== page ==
Russia is a very possessive country. It does not like foreign powers interfering with its domestic issues, and neither does it like them intruding into its neighbourhood. Take for instance Central Asia, Eastern Europe and the Arctic – these are all regions that Russia views as its exclusive spheres of influence and as such, expects other world powers to maintain a safe distance from them. However, there are certain privileged countries that have access to Russian exclusive spheres of influence. They are allowed to invest in and set up interests in these regions. India and Japan are among these privileged countries.
TFI has already reported how Japan is being allowed to invest in the Russian Far East by means of jointly developing the Sakhalin Island. Now, Russia is looking to bring in India to invest in the Arctic and is nudging it to buy gas and oil fields in the region which a few years down the line, will become a critical global passageway subsequent to the polar ice cap melting. According to a report by Business Standard, India is in talks with Russia for a fresh investment of at least $2-3 billion in its upstream assets. According to officials in the know, the Russian government has offered some oil and gas fields to ONGC Videsh (OVL).
According to the report, a possible investment by India into the prolific, but contentious, oil and gas exploration projects within the Arctic Circle is also being discussed. If finalised, India would enter the global oil and gas exploration market with a bang and will establish itself as a true friend and strategic partner of Russia which Moscow trusts. Indian involvement in the Arctic will also be a direct challenge to devious Chinese plans. China, for some strange reason, likes to call itself a “near-Arctic state”.
By 2044, the Arctic Ocean could be completely ice-free for at least a part of the year. Russia, in fact, runs the Northern Sea Route (NSR) in the Arctic in a bid to assert its influence over the trade route. However, China has also conceived the polar silk road, rivalling the NSR. Dominating the Arctic is thus becoming a race against time for both Russia and China. Putin knows that he will have to combat an attempted Arctic invasion two or three decades down the line, and so he is preparing in advance. Part of this preparation involves Russia getting its allies to invest and become parties to the Arctic so that China can be collectively challenged when it does decide to act smart in the region.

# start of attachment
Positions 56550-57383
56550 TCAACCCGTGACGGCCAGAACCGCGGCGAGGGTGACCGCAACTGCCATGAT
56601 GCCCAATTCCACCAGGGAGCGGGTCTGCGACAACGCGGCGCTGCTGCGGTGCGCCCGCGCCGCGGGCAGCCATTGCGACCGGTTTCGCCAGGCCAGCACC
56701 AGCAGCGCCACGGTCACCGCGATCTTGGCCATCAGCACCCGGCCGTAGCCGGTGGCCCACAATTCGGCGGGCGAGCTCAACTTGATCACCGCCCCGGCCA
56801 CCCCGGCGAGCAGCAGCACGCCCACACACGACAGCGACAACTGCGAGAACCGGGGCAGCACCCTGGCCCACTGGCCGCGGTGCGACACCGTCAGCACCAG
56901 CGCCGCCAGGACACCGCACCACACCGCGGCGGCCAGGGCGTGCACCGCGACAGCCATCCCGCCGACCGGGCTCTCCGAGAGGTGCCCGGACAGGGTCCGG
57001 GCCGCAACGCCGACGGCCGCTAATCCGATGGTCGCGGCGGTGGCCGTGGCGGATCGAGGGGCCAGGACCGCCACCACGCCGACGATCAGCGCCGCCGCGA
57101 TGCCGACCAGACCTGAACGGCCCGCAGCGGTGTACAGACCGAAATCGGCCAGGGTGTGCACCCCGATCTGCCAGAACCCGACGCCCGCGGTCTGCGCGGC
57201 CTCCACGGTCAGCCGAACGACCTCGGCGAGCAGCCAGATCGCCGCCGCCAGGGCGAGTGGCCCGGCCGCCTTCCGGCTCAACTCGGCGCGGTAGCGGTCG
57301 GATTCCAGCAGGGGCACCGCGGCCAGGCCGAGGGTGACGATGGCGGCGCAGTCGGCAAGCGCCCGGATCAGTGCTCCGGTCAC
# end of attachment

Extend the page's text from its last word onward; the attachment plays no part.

China plans to access the Arctic and hegemonise it, and the only route for it to do so would be via the Russian Far East. Yet, as reported by TFI already, by bringing Japan into the picture in the Sakhalin Island, Russia has turned the tables quite magnificently on Beijing. Now, by offering India gas fields in the Arctic, Moscow is making it impossible for China to try any misadventures in the region.
India has, on its part, been very far-sighted about the Russian far east as well as the Arctic. In 2019, During India Prime Minister Narendra Modi’s visit to Russia, a Memorandum of Intent was signed to open a full-fledged maritime route between Russia’s eastern port city of Vladivostok and Chennai on India’s eastern seaboard. This vibrant sea route will help in the upscaling of trade relations between the two nations. It will also increase India’s presence in the Indo-Pacific, and especially the South China Sea.
China might be eyeing South China Sea-like games in the Arctic as well, and Russia wants to be prepared to handle the same along with its allies. Therefore, with an eye on China, Indian Naval warship Tabar arrived at St Petersburg on Thursday to participate in the 325th Navy Day celebrations of the Russian Navy. In addition, during her stay at St Petersburg, the crew of Tabar will participate in various bilateral professional interactions with the Russian Navy. This will be part of the established series of naval exercises between the Indian Navy and the Russian Navy titled exercise INDRA.
Therefore, Russia is sending out a clear signal to China – it is not alone in the Arctic. The reality is that Russia has had just about enough of Chinese attempts of eating into Central Asia, the Russian Far East, the Indo Pacific at large and most importantly, the Arctic. Now, Moscow is building an alliance to take on China. Meanwhile, the benefits which India will reap by being a stakeholder in the Arctic are simply beyond quantification.